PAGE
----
How Your Teeth Reveal Clues About Your Ancestry
My Daughter's Talon Cusp
At my ten-year-old daughter's first orthodontic appointment, the orthodontist peered into her mouth and let out a “Wow!” It was a good wow. I knew immediately she had discovered my daughter’s “special tooth."
Several years ago, when my daughter lost her baby teeth and grew new adult teeth, we noticed one in particular. The right lateral incisor (next to the canine) on the top row is shaped like a T when viewed from below. From the front, the tooth appears normal—but it has another point, or ridge, perpendicular to the front. She has an incisor that has not yet descended, and we have often wondered if it, too, will be special.
The orthodontist said, “You have something I have not seen before, except in textbooks. In dental school we learned about the talon cusp, which is what you have. This is something that occurs more frequently in Native American populations, among certain others, and I am guessing you have some Native American ancestry.” I nodded. The orthodontist told my daughter that she did indeed have a special tooth, and that it was an honor to see it.
Our Family's Ancestry
My husband’s great-great-grandmother was Harriett, a woman born into the Cherokee tribe. Her daughter was Ode Wampu. My own great-grandmother was an Oklahoma-born Cherokee (they called her Fanny). Through years of research we have become well versed in our ancestry, and I have always embraced the multicultural aspects of our family.
When I was growing up, my family lived on a 200-acre farm in the fertile plains of Indiana. This was once home to a paleo-Indian community, and later home to the Mississippian tribe. As kids, we found over a hundred artifacts on our farm, including spear points, arrow heads, nutting stones, and rough outs. My brother and I once found a petrified tooth inside one of the many caves on our property. Until I was an adult I didn’t make the connection to the people who had once lived on this land.
What Dental Anthropology Tells Us
Dental anthropology is a fascinating field of study that uses dental remains to determine, among other things, the race and heritage of a person. I knew teeth were important indicators of our heritage, but curiosity prompted me to do some research. The Texas Archeological Research laboratory has been studying prehistoric dental remains to trace populations in North America.
My daughter has a talon cusp, also called an eagle talon cusp. Around 1% to 6% of the global population have this cusp. A variation of this ridge is the “Uto-Aztecan” premolar, which is found only among Native American populations, mostly in Arizona.
These dental ridges and bumps seem to occur only in people descended from Native American, Inuit, Aleutian, or Chinese people. These populations are understood by dental anthropologists to have extended from the Siberian population many centuries ago.
In addition to dental features, it is possible that other genetic markers may be associated with these peoples, as well. An Associated Press article reported on researchers at Stanford University who found that an "extremely rare mutation of the Y chromosome may be a genetic marker unique to the people who migrated to the Americas 30,000 years ago…This mutation exists only in Indian populations in North and South America, as well as Eskimos.”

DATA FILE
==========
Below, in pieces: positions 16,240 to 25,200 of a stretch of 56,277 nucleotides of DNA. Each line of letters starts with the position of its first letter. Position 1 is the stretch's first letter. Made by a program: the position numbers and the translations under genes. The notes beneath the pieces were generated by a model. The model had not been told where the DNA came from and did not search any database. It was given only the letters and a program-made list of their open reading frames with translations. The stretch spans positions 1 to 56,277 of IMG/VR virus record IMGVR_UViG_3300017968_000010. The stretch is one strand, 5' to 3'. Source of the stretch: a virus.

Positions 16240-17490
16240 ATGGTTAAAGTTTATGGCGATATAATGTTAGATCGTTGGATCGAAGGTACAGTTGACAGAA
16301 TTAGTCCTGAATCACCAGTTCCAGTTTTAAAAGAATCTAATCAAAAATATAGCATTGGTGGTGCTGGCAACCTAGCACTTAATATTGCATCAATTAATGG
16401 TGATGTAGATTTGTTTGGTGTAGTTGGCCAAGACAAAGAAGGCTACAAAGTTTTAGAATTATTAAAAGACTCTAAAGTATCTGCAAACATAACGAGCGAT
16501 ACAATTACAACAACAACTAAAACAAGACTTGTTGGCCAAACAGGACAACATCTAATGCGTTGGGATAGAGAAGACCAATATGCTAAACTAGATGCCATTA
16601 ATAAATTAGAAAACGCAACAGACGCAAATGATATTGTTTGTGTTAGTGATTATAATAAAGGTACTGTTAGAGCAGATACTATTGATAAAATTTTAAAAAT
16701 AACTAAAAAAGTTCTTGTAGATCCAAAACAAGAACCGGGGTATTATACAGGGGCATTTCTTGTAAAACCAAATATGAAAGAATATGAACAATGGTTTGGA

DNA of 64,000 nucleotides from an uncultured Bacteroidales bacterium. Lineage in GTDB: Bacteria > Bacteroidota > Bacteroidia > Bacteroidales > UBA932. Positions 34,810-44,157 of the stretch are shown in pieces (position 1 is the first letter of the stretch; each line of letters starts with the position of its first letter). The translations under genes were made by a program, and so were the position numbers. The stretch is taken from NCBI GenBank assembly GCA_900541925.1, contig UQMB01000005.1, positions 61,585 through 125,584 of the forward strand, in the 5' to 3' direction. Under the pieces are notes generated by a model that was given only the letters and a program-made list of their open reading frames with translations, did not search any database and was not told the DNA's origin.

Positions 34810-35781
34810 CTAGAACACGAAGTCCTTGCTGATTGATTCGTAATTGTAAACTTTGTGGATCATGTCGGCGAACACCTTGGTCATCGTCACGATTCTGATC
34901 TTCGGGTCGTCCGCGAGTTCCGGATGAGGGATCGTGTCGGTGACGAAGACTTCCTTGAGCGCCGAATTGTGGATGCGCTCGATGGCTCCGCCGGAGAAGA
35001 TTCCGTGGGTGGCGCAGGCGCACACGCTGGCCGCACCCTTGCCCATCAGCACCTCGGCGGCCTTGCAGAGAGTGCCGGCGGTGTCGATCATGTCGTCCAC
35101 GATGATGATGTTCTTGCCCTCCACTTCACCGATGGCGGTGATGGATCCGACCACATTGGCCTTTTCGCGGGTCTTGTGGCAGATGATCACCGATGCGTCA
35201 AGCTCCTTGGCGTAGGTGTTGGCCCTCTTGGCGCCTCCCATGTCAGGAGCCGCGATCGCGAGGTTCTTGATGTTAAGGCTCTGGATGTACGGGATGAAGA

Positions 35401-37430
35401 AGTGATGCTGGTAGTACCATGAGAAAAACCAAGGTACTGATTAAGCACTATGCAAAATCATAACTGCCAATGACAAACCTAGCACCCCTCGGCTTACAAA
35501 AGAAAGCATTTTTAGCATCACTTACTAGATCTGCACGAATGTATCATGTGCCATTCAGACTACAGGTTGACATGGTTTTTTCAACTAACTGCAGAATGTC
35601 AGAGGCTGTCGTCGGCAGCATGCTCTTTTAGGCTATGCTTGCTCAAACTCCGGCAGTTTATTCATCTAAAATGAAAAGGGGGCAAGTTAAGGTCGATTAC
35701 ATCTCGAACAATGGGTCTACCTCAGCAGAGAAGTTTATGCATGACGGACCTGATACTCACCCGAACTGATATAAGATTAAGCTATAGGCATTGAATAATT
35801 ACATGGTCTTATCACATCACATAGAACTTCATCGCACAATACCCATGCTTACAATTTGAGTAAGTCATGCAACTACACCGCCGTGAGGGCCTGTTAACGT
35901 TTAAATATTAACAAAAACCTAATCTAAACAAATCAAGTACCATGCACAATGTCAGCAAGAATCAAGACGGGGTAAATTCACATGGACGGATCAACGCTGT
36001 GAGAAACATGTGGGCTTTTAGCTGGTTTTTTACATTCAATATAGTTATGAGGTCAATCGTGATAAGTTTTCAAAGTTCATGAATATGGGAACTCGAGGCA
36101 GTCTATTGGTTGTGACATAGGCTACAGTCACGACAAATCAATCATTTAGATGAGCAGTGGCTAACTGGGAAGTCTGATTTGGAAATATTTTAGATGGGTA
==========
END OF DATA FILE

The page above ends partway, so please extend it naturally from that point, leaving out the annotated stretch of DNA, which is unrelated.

More Dental Traits Connected to Native American Heritage
Shovel incisors. Another dental trait indicative of Native American ancestry is shovel incisors, or shovel-shaped incisors (which I have!). The roots of these teeth are double the size of the tooth. The tooth itself is thinner and concave on the backside, with a scooped appearance, like a shovel. Shovel teeth can also have ridges. This feature can be mild or exaggerated. The roots are strong and often run deep into the jawbone, even attaching to the bone itself.
Winged incisors. Winged incisors (front teeth) are also seen among Inuit and Native American peoples. They are called winged incisors because they grow side by side to form a V pattern.
Three-rooted molars. Another trait my ancestors could have had was a three-rooted molar, instead of the more typical two-rooted molar.
European Ancestry and the Carabelli Cusp
My Native American ancestors were not the only people with distinct dental traits. Some Europeans have an additional bump on the outside of their upper molars. This bulge is called a Carabelli Cusp, named after the hard-working dentist of the Austrian Emperor Franz. The Cusp of Carabelli is a heritable feature, so its presence indicates European ancestry.
People of European ancestry tend to have teeth that are flat, without shovels or ridges. Their teeth are smooth on the front and the back. Molars typically have two roots instead of three.
Forensic Science and Teeth
Forensic scientists rely on teeth when no other means of identification can be used to find the name of a victim. I once read that a scientist can determine where you were born just by examining a tooth—that teeth retain trace amounts of minerals from the water you drank as a youth! Whether that is true or not, I do understand how important teeth can be as we recognize who we are in a long line of ancestors.
Some people spend a lot of money on their smiles. Smiles can help us communicate, laugh, love, speak, and open doors to other cultures and experiences. As a Dutch-Irish amalgam, I am delighted to know that my Cherokee roots (pun intended) are still evident in my smile. I am proud of the way my red hair complements my shovel incisors.